It’s easy to get carried away with the initial idea but it is important to not rush. This will minimise the impact of taking on too much and feeling overwhelmed as this will sap crucial stores of commitment and belief.

The journey of a thousand miles begins with the first step – Lao Tzu

No matter how small be proud and take time to acknowledge yourself for each step toward your goals. 

Importantly, do not wait for anyone external to you to do this, so when no one is watching get some serious fist pumping done with a primal ‘come on!’.

This, (and other more calmer moments of reflection and affirmation), will strengthen your resolve whilst weakening the attachment to the behaviour you’re trying to change.

So by now you’ll understand you have to be prepared to stick to the achievement of your personal goal over time. This is because change is a subtle often imperceptible process but don’t worry, trust the process.

Whilst questions remain on whether or not it takes 10,000 hours to master a skill, a point made popular by Malcolm Gladwell in Outliers, achieving your goal will undoubtably take time and lots of it.

Gradwell’s book was in part based on Karl Anders Ericsson’s findings The Role of Deliberate Practice in the Acquisition of Expert Performance.

Here Anders noted that while time was an important factor, it was the ‘quality’ of practice, that made the difference. 

This key insight suggests it is necessary to bring 100% of you, to each and every practice session for improvements to be made, referred to as, ‘deliberate practice’.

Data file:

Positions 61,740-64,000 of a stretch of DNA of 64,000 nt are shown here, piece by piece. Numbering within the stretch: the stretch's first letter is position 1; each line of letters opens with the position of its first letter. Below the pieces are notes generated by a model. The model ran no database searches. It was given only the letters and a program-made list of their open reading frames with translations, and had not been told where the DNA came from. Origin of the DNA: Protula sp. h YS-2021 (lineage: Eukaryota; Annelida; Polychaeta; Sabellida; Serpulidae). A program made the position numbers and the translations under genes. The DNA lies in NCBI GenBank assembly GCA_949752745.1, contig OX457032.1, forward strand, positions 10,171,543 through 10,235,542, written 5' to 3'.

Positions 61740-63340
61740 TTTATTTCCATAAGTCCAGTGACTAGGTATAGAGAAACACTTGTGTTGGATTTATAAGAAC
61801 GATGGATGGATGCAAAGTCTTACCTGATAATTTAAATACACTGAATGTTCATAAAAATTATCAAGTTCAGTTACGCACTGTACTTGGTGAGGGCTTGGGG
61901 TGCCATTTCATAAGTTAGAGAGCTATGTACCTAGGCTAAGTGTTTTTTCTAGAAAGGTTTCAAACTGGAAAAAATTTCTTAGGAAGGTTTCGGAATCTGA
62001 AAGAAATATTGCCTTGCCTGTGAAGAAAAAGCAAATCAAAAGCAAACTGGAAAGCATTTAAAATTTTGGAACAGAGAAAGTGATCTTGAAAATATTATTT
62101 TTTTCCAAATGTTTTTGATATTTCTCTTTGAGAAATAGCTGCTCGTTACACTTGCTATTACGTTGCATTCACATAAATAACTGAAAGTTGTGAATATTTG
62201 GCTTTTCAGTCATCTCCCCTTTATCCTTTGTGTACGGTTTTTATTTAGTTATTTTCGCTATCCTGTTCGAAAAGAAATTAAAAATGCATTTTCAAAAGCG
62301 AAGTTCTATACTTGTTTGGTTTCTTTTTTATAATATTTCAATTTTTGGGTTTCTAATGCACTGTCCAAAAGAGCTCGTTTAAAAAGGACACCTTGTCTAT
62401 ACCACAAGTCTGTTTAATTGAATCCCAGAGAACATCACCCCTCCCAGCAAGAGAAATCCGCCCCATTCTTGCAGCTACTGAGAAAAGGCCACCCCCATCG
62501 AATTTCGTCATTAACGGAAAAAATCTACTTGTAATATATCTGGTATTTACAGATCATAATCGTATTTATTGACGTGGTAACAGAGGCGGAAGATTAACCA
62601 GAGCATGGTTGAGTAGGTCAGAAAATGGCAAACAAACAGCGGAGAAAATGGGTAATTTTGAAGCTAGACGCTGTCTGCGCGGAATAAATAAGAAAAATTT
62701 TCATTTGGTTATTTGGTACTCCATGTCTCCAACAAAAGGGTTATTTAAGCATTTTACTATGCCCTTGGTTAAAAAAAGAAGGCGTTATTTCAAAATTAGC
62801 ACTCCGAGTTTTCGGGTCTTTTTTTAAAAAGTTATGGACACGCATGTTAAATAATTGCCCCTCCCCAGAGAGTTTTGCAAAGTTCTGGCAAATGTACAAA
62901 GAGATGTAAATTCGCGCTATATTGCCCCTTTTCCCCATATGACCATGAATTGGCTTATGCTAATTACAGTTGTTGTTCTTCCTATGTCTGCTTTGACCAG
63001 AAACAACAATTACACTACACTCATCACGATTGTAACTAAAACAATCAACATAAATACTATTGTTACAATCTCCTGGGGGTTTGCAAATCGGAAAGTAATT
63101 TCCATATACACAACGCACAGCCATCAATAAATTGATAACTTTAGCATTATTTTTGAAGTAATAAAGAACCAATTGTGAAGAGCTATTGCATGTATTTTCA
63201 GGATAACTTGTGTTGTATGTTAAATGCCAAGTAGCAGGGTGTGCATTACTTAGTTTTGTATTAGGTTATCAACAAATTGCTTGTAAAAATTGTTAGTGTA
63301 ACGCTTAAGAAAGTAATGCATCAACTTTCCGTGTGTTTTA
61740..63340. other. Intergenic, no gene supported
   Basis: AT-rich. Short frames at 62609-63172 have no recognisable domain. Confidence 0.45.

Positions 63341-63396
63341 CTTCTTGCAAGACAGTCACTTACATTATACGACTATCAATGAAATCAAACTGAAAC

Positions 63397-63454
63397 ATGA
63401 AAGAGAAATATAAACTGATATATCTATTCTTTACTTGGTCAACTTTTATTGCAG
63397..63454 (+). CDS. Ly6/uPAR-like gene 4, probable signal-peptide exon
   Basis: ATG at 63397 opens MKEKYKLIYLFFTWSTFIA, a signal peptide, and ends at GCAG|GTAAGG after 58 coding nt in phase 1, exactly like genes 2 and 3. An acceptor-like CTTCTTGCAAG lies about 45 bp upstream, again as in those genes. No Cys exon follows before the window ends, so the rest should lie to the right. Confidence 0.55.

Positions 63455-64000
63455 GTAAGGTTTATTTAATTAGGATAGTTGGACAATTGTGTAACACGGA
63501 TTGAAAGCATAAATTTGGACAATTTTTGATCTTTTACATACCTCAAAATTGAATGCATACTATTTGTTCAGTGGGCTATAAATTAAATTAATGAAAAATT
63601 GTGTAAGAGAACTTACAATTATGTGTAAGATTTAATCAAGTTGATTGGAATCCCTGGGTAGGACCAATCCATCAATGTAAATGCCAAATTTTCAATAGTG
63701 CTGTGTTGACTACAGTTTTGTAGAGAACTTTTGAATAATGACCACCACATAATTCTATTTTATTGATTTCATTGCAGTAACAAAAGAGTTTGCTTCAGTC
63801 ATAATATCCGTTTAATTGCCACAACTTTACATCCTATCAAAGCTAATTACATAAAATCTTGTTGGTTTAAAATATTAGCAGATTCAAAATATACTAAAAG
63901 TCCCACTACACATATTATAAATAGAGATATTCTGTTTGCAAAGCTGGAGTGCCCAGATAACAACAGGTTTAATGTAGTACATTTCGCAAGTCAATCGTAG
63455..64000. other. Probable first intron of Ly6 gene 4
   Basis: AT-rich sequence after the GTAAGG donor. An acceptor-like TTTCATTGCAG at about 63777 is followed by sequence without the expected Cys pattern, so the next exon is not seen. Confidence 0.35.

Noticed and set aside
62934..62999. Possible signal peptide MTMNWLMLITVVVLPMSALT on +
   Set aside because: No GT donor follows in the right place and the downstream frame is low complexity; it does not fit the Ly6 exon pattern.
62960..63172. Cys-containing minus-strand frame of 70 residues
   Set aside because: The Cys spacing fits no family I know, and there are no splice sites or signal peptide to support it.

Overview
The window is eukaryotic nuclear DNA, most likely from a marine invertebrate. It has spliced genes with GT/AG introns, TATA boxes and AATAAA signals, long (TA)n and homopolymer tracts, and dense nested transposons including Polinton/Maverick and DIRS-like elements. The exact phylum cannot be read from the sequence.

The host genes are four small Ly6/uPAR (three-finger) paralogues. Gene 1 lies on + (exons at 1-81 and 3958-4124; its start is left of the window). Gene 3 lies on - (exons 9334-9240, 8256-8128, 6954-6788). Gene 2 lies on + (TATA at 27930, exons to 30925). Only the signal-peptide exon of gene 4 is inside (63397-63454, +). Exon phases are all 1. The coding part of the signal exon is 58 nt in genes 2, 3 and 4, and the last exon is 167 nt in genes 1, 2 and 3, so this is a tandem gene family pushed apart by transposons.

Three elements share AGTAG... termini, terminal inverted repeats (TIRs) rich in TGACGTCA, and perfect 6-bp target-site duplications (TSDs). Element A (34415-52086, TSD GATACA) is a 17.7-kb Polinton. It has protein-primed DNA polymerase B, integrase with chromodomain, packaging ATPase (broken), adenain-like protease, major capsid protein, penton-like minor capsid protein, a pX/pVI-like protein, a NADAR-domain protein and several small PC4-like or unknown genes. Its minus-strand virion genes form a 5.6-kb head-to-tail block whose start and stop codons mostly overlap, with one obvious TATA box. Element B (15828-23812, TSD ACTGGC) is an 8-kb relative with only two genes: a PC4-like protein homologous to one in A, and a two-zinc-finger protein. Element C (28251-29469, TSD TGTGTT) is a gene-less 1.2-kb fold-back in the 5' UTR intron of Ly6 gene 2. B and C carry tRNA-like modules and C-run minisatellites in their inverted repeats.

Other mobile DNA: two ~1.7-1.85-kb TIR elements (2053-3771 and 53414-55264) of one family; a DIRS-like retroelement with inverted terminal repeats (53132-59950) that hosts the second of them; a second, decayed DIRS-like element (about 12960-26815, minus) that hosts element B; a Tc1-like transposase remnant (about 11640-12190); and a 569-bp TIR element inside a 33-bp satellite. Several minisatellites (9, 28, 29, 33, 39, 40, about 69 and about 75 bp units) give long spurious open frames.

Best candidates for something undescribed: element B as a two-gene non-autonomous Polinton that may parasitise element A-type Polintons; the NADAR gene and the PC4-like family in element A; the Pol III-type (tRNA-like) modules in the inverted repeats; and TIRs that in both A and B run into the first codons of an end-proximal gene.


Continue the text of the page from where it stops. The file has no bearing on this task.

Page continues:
OK a word on…

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Goals and Habits 

Habits are those pieces of behaviour we carry out with very little thought. This is why they work and what makes them so powerful. Habits take little to no mental friction to spark action. 

With strong habits, you don’t have to spend as much time trying to convince or talk yourself, into going for a run or reaching for your guitar to practice. 

Fortunately for us habits, can be developed and they can dramatically improve the quality of our lives.

Yet another popular misconception states it takes 21 days to form a habit taken from cosmetic surgeons’ Maxwell Maltz’s, 1960’s self-help book, ‘Psycho Cybernetics’. 

Maxwell however, wasn’t actually talking about habits or behaviour when he wrote this. He was in fact referring to the approximate length of time it took his plastic surgery clients to adjust psychologically, to the outcome of cosmetic surgery procedure e.g. brow lift.

He states, ‘These and many other commonly observed phenomena tend to show that it requires a minimum of about 21 days for an old mental image to dissolve and a new one to gel’.